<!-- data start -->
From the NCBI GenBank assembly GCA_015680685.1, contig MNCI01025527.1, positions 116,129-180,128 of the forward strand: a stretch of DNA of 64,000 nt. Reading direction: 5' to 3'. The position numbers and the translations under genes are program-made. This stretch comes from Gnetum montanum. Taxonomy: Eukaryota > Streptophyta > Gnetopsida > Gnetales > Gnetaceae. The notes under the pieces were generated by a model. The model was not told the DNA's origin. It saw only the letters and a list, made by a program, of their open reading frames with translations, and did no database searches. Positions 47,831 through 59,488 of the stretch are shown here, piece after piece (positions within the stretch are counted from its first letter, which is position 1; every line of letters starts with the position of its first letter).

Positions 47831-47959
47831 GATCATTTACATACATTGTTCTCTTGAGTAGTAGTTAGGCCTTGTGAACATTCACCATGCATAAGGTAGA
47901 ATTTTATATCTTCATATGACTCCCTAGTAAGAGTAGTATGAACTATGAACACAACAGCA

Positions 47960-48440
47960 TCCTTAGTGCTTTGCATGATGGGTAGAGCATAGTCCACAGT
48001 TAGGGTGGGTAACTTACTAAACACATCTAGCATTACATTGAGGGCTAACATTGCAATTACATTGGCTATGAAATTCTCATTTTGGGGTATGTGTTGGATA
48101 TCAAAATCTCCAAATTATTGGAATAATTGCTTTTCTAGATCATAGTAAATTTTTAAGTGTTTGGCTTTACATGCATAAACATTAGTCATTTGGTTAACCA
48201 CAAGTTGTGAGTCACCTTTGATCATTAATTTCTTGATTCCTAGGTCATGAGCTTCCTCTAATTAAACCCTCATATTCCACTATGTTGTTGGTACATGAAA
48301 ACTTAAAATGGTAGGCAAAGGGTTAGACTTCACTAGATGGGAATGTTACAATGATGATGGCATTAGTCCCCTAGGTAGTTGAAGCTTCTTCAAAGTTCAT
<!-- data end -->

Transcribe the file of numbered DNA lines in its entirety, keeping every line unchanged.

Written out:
From the NCBI GenBank assembly GCA_015680685.1, contig MNCI01025527.1, positions 116,129-180,128 of the forward strand: a stretch of DNA of 64,000 nt. Reading direction: 5' to 3'. The position numbers and the translations under genes are program-made. This stretch comes from Gnetum montanum. Taxonomy: Eukaryota > Streptophyta > Gnetopsida > Gnetales > Gnetaceae. The notes under the pieces were generated by a model. The model was not told the DNA's origin. It saw only the letters and a list, made by a program, of their open reading frames with translations, and did no database searches. Positions 47,831 through 59,488 of the stretch are shown here, piece after piece (positions within the stretch are counted from its first letter, which is position 1; every line of letters starts with the position of its first letter).

Positions 47831-47959
47831 GATCATTTACATACATTGTTCTCTTGAGTAGTAGTTAGGCCTTGTGAACATTCACCATGCATAAGGTAGA
47901 ATTTTATATCTTCATATGACTCCCTAGTAAGAGTAGTATGAACTATGAACACAACAGCA

Positions 47960-48440
47960 TCCTTAGTGCTTTGCATGATGGGTAGAGCATAGTCCACAGT
48001 TAGGGTGGGTAACTTACTAAACACATCTAGCATTACATTGAGGGCTAACATTGCAATTACATTGGCTATGAAATTCTCATTTTGGGGTATGTGTTGGATA
48101 TCAAAATCTCCAAATTATTGGAATAATTGCTTTTCTAGATCATAGTAAATTTTTAAGTGTTTGGCTTTACATGCATAAACATTAGTCATTTGGTTAACCA
48201 CAAGTTGTGAGTCACCTTTGATCATTAATTTCTTGATTCCTAGGTCATGAGCTTCCTCTAATTAAACCCTCATATTCCACTATGTTGTTGGTACATGAAA
48301 ACTTAAAATGGTAGGCAAAGGGTTAGACTTCACTAGATGGGAATGTTACAATGATGATGGCATTAGTCCCCTAGGTAGTTGAAGCTTCTTCAAAGTTCAT